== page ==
Is Britain doing enough to help Europe’s migrants?
Britain’s decision not to accept large numbers of Syrians has disappointed many of the country’s religious, academic and local leaders, who are lobbying their government to do more during Europe’s biggest humanitarian crisis since the Second World War.
Prime Minister David Cameron agreed to resettle just 20,000 Syrians from camps in the Middle East by 2020 — a much smaller target per capita than Germany, Sweden or Austria.
More than 750,000 migrants, many of them Syrians fleeing misery and war, have arrived by sea in Europe so far this year, with more than 331,000 in Germany alone.
The British response is based on the politics of fear and distrust, says Prof. Mike Hardy, executive director for the Centre of Trust, Peace and Social Relations at Coventry University. “Many of our problems are being blamed on immigrants, including the housing shortage and high cost of living and unemployment,” he said in an in- terview before the Paris attacks. “We have had an industrial decline, but that is not the fault of migrants.”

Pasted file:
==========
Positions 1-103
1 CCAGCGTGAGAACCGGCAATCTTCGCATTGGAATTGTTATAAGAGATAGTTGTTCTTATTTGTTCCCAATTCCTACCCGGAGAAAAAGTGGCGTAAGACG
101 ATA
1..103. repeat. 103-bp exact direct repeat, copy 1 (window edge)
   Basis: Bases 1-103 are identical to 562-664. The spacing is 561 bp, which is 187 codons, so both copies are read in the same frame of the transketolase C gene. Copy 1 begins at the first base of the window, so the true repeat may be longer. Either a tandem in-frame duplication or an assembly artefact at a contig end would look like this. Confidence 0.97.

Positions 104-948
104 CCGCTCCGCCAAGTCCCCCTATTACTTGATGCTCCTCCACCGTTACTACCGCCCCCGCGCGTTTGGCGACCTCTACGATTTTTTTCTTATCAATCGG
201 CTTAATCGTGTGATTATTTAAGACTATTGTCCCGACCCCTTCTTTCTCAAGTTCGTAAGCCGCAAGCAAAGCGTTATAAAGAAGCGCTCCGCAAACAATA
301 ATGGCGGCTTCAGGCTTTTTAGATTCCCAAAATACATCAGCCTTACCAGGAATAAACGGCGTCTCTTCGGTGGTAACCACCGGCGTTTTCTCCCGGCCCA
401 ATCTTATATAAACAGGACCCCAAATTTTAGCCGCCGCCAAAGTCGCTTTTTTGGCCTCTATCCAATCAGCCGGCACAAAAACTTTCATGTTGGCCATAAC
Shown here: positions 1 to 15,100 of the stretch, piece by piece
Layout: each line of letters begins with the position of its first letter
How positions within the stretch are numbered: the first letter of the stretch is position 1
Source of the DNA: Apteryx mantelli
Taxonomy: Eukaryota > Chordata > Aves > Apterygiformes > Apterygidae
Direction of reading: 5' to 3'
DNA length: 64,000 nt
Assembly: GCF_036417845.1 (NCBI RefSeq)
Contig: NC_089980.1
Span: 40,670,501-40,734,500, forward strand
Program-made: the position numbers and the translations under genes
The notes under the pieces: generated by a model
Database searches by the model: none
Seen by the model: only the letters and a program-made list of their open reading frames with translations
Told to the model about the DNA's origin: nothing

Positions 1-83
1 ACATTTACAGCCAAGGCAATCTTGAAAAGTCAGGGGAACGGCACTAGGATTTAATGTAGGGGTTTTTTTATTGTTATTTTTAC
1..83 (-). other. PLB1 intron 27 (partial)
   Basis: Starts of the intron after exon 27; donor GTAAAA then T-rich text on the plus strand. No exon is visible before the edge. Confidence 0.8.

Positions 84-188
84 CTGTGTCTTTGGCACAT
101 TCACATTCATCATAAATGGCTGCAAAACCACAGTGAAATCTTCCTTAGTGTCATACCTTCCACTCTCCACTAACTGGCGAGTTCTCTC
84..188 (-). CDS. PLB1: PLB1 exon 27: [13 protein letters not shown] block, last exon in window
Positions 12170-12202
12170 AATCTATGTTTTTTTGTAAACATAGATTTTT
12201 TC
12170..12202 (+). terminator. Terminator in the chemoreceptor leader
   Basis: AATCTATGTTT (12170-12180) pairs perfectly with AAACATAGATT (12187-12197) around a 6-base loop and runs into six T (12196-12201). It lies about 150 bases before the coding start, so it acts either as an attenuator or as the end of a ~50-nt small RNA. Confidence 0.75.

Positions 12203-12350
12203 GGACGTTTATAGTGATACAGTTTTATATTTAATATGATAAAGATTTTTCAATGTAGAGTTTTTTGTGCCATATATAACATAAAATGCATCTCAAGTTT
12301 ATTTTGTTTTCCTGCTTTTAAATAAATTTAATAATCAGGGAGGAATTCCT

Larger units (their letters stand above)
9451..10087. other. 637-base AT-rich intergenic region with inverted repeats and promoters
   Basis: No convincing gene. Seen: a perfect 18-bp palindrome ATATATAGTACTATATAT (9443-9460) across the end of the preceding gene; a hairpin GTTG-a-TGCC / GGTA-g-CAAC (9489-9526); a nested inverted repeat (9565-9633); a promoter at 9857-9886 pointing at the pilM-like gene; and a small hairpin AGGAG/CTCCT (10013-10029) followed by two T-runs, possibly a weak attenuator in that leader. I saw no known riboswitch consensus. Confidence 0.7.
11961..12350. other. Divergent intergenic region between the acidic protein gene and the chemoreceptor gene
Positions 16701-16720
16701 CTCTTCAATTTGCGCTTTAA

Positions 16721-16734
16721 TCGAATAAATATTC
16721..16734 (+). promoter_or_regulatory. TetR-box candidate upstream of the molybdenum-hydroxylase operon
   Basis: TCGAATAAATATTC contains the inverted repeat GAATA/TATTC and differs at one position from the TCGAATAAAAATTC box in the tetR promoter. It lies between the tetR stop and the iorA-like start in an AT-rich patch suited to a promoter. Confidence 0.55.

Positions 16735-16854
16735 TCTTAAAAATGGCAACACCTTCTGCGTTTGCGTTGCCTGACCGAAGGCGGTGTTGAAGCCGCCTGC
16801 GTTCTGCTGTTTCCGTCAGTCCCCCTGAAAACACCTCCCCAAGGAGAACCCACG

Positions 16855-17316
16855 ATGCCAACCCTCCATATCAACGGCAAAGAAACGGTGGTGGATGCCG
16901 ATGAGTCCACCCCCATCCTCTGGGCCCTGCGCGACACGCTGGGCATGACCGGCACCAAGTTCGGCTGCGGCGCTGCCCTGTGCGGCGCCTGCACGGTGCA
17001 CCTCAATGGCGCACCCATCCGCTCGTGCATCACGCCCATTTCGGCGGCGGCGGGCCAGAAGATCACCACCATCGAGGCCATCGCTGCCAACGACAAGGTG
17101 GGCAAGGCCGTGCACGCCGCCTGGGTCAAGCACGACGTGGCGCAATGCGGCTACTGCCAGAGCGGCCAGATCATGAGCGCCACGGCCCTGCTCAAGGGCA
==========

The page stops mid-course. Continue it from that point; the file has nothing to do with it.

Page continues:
Cameron was condemned earlier this year for referring to asylum seekers in Calais, France, as a “swarm,” and for refusing to join a Europe-wide resettlement scheme for 160,000 refugees already in Europe. The government has argued that the U.K.’s aid commitment — $2 billion to Turkey, Jordan and Lebanon — will dissuade more Syrians from risking their lives to try to come to Europe.
Migrants “should not be viewed as a problem to be solved,” said Julian Baggini, a British author and philosopher who spoke recently at a conference on diversity hosted by Coventry University and the IPPR.
“The social norm of being against racism needs to be upheld and the elites have to make this case.”